About half of all married couples in South Korea continued to work during the COVID-19 outbreak last year.
But that figure has still fallen for the second year in a row.
According to Statistics Korea on Tuesday, the number of double-income households in South Korea totaled 5.6 million in 2020 down 69-thousand from the previous year.
This accounts for 45 percent of all married households in the country.
Last year's decline was mostly attributed to the pandemic, which had a profound impact on the job market.
"The reason why double-income households decreased is that business in wholesale, retail, restaurants and lodging have struggled last year - sectors where they are usually employed."
The number of double-income households with children aged under 18 has also fallen for two straight years.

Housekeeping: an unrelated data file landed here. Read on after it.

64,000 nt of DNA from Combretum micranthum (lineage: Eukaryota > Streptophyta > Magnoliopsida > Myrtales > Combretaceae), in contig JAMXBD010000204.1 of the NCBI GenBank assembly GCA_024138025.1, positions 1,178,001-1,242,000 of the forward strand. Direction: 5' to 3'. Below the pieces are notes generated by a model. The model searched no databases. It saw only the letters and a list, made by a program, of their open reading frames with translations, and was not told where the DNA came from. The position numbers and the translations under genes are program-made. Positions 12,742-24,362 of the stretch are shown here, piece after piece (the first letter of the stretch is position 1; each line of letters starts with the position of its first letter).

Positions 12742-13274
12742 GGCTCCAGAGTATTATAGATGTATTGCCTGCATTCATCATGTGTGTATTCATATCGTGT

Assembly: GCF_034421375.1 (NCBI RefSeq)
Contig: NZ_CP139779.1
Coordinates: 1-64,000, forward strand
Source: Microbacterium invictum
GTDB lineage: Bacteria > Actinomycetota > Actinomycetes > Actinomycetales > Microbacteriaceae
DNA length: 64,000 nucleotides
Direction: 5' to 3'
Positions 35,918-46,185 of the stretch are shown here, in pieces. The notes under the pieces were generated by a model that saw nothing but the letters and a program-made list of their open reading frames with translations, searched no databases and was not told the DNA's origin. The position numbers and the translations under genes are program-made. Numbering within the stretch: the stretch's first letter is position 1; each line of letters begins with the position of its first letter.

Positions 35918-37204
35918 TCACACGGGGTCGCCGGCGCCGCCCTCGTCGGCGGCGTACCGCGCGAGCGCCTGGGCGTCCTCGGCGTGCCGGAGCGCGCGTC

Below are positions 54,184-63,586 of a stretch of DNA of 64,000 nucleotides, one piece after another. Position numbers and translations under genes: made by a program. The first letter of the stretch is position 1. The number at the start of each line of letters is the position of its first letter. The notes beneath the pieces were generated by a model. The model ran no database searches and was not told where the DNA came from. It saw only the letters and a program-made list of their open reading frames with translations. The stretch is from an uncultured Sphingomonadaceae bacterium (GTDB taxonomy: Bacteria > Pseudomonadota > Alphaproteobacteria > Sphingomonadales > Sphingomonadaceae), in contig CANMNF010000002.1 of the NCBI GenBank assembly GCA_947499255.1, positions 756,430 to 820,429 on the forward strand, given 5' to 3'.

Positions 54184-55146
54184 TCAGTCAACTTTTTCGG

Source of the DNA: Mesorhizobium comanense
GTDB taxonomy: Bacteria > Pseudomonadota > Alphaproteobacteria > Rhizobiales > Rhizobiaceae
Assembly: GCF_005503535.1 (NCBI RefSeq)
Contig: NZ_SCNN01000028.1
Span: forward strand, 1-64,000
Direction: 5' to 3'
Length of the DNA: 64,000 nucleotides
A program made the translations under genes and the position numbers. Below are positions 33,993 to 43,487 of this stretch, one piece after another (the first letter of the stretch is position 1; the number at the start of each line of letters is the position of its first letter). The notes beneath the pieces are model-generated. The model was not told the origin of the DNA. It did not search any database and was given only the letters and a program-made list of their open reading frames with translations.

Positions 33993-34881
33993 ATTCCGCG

The figure dropped to 2.2 million last year, down 82-thousand from a year earlier.
This partly comes as more parents quit their jobs to take care of their children after schools turned to remote learning amid the virus outbreak.
In terms of working hours, double-income couples worked an average of 39.8 hours last year, 1.3 hours less than in 2019.
Meanwhile, the proportion of adults who live alone in South Korea is rising.
The number of single-person households reached 6.2 million in 2020, up 175-thousand on-year.
They now make up 30 percent of all households in the country for the first time.
The employment rate for single-person households, however, fell by 1.2 percentage points to just under 60 percent.
One in every three single-person households earned less than 1,700 U.S. dollars a month.
Min Suk-hyen, Arirang News.